I don’t know. We will do our best to solve these problems. Mistakes will be made and learned from. New questions will come up. I don’t know what they will be, or what the answers might entail. The list of unknowables is itself unknowable.

But there are some things I do know:

No one wants this. I guarantee teachers want to be back in front of their students. Every teacher I’ve ever known wants to give their kids the best learning experience possible, and will figure out the best way to do that whatever challenges arise. But they want their students safe. THEY want to be safe. Until that is possible, this is how we’ll do it. We are nothing if not flexible.

That said, if I can share a dirty little secret, I’m actually excited for some of this. In January I completed my master’s degree in Digital Learning. This is what I trained for. Hidden in this horrible, frightening mess may be a chance to find new ways to reach our students and new ways to think about what school could and should be.

It’s been said before, but it bears repeating: schools never closed. School buildings closed, but schools continued. Even in the face of turning three month’s worth of face-to-face learning plans into a workable virtual model almost overnight, even when trying to keep the attention of students who were stressed or bored or missing the structure of school or frightened or uncertain or all of the above, even when confronted with “Oh man, THAT didn’t work, what in the world do we try now?” levels of failure when attempting new ways to solve new problems (ask me how I know), schools didn’t close. Schools didn’t quit because teachers didn’t quit.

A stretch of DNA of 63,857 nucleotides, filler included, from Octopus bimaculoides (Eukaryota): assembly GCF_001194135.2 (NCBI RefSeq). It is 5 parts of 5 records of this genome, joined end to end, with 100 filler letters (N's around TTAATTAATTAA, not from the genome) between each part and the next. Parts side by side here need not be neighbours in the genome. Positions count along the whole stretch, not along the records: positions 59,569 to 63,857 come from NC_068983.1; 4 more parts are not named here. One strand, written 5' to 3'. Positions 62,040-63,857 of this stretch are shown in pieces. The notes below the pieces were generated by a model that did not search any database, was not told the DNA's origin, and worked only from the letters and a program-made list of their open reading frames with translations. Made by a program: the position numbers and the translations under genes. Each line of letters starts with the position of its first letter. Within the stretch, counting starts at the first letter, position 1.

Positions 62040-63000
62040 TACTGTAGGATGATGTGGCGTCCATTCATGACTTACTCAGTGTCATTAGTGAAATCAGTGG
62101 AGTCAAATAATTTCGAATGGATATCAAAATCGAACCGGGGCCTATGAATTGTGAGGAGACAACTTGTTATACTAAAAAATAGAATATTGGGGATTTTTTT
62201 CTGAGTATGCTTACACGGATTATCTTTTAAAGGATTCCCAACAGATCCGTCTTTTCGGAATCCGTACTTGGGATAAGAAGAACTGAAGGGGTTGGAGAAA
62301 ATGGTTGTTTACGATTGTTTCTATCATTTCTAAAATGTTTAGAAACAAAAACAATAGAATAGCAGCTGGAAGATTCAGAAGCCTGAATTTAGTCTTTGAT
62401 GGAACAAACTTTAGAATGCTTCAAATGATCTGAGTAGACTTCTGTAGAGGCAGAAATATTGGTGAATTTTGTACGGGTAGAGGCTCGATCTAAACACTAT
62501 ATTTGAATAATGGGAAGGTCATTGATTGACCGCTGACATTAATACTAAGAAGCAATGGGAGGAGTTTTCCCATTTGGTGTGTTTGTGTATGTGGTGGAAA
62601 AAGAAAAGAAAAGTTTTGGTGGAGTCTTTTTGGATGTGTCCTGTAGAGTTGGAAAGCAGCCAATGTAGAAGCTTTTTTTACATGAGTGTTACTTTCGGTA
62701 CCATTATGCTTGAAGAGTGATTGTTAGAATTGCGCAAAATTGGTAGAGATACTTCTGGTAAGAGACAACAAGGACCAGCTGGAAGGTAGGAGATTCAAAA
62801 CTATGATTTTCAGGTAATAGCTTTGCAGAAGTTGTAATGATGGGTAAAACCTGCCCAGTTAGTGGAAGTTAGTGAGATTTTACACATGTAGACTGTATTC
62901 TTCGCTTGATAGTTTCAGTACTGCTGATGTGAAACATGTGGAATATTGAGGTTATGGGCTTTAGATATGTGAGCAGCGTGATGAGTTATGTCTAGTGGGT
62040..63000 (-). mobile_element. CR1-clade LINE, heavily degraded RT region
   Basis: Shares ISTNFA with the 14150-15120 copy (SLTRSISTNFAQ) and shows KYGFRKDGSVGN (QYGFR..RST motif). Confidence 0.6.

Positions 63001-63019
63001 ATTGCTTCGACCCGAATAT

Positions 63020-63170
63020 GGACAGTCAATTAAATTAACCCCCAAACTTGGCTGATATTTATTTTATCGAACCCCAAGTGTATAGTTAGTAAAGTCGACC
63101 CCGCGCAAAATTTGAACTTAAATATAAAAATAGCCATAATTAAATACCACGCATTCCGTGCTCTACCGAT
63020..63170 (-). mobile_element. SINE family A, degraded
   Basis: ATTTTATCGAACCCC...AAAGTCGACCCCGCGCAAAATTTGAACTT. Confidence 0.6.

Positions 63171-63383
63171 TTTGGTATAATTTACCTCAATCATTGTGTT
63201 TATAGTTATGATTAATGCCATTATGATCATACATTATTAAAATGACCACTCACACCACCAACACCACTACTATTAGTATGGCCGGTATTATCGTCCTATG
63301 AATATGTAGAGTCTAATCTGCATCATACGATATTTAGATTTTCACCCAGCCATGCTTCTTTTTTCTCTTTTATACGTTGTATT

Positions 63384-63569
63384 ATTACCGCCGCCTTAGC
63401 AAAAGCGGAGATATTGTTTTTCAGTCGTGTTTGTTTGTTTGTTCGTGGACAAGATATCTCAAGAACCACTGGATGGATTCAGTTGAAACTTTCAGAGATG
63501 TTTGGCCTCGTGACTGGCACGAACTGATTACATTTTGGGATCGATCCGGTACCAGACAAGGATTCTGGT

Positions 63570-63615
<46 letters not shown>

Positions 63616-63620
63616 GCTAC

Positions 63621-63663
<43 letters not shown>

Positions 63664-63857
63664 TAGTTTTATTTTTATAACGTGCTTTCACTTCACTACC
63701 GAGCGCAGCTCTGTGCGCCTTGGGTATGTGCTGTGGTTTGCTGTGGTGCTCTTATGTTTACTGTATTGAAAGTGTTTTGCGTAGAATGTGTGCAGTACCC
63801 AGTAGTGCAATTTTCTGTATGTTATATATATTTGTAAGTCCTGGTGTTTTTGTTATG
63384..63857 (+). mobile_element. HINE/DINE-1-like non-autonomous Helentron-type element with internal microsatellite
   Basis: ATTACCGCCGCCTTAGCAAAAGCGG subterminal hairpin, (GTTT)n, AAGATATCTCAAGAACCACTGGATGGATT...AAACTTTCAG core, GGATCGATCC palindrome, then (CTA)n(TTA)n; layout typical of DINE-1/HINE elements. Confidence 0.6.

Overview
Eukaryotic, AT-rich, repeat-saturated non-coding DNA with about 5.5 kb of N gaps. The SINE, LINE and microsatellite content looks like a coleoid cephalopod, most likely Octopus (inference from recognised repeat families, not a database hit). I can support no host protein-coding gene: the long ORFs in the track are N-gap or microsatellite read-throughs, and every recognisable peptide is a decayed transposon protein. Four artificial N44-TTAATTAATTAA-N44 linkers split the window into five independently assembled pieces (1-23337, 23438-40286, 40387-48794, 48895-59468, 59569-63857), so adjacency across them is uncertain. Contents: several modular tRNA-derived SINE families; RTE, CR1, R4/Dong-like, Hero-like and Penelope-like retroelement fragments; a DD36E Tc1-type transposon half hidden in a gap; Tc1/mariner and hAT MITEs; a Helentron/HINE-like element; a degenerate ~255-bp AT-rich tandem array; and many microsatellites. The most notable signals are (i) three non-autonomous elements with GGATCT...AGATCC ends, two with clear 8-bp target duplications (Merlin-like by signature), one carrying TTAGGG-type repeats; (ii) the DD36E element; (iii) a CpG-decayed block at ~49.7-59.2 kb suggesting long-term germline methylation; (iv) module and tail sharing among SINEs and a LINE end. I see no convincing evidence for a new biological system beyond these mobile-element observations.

Teachers didn’t quit because trying to keep students engaged in the face of a million distractions is what we do. This new world is an extra hidden level in the video game we’ve played for years. New obstacles, new enemies, hopefully some new tools in our inventory, but the rules are the same and the object of the game hasn’t changed.

Those same teachers who hung onto the cliff of this school year with their fingernails have now had at least a little time to breathe, regroup, and plan for what’s coming in a few weeks. If I may be allowed to let my totally-non-secret nerd flag fly, this spring we were the Avengers at the end of “Infinity War.” This fall we are in the closing minutes of “Endgame.” If you’re not following the reference, go watch the movies. See you in six hours.

And see you in September. Maybe only onscreen for now, but we’ll be there.

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About the author

I am an instructional technologist for the Virginia Commonwealth University School of Dentistry in Richmond, VA. Before that, I spent more than 20 years as a public school music teacher in Chesterfield County, VA, primarily teaching guitar and music technoogy at the high school level. I hold a Bachelor of Music Education degree from the University of Richmond, and a Master of Education degree with a focus on Digital Learning and Leading from Lamar University. I believe that every person has the need, the desire, the ability, and the right to learn, and that as educators we must meet our students wherever they are, and help bring them to where they want and deserve to be.